The Cost of the US Tax Code

So, how much does our tax code cost? Every year around tax time multiple stories come out citing the number of hours Americans spend completing their taxes and how much this costs the economy. I don’t know that the activity costs the economy anything unless people are preparing their returns at work when they should be doing you know…work.

But what is never discussed is the true cost of the tax code and the billions of dollars wasted complying with it.

According to the BLS there were ~69,000 people employed as “tax examiners and collectors, and revenue agents” with an average salary of $54,830 or $3,783,270,000 per year. These job titles indicate that these are government employees and not private sector employees.

~57,000 people are employed as “tax preparers” at an average annual salary of $37,060 or $2,112,420,000 per year.

There were 1,072,490 people employed as Accountants and Auditors at an average salary of $68,960. Now, not all of these people are engaged in tax work so let’s conservatively assume that 15% are engaged in tax activities full time, so that’s another $11,093,836,560 per year.

H&R Block employs 107,200 people according to hoovers.com with total annual revenues of $3,778,300,000. Let’s assume that with a flat tax that their revenues would approach zero. What else would they have to do?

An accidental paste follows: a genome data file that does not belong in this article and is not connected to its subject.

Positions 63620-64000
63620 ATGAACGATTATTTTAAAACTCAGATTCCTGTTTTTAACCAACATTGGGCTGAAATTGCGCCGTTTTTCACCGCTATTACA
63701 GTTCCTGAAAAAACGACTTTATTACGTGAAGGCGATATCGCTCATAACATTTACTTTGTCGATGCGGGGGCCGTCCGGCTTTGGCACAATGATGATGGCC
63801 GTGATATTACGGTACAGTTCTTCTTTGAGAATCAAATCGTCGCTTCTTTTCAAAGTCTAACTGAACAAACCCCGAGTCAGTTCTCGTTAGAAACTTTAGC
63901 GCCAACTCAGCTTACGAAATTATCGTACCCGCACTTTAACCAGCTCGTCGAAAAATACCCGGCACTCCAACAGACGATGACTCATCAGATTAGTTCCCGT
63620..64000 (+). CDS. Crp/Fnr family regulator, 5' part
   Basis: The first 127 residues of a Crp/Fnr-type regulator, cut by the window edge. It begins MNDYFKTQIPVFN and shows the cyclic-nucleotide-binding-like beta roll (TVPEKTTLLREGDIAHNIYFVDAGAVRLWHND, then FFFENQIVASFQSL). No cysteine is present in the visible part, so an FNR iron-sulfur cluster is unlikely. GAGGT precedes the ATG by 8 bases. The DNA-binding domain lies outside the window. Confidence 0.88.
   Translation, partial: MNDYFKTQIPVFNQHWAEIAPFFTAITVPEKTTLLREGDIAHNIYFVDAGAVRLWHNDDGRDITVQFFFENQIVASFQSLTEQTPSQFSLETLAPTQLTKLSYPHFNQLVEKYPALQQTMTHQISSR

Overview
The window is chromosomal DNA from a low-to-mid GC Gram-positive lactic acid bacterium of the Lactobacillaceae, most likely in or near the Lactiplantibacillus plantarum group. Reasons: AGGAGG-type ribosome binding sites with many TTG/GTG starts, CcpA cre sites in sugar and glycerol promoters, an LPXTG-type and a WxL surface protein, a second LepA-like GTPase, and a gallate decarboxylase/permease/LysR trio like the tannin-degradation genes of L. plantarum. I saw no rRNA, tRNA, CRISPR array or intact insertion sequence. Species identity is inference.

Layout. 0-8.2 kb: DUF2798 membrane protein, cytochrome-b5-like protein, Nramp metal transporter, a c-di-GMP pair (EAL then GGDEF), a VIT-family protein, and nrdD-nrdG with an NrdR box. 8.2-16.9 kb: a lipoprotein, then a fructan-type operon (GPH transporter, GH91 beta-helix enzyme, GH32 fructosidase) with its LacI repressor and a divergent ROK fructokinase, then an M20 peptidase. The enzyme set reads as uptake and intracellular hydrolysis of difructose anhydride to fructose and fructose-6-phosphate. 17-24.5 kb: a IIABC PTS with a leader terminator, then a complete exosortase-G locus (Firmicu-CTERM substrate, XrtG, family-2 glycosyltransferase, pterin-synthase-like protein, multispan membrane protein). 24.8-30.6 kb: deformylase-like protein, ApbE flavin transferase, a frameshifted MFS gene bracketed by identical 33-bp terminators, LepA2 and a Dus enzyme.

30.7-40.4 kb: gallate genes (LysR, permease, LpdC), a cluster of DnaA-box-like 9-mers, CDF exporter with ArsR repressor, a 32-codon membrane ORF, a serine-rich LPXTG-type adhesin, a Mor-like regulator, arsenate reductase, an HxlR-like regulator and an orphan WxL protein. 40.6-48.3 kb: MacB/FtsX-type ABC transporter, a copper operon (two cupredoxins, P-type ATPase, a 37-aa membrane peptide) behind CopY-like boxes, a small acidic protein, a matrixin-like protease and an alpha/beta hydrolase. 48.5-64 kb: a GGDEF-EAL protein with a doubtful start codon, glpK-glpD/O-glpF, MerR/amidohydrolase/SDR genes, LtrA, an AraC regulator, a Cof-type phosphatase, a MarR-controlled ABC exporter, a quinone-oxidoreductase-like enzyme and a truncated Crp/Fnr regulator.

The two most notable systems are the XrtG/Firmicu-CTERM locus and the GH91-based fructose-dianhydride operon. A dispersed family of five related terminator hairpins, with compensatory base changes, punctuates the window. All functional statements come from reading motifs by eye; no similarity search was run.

Jackson Hewitt employees 6,005 people and earned $248,000,000 in 2009. Again, with a flat tax, assume zero.

According to Intuit Corp they sold 10,970,000 units (CDs and online) of their popular tax preparation software, TurboTax. I paid $35 dollars to file federal and state with TurboTax so Intuit’s revenues from TurboTax were approximately $383,950,000.

I work for a Fortune 5 company and our US tax department alone is over 200 people. That’s 200 people employed as overhead to comply with the federal tax code at a cost of $30,000,000. Multiply this across hundreds of thousands of businesses large and small and you will exceed the totals of the above figures of $21,181,776,560 and 400,000 people. Money and time that could be better spent on actual productive activities.

My numbers aren’t complete and I can only guess as to the undercount in both dollars and employees that are tied up in complying with our tax code and I can’t even begin to estimate the opportunity cost of tax code compliance. But I think you get the picture as to just how much our government costs us each year. The tax code is a federal jobs program in itself.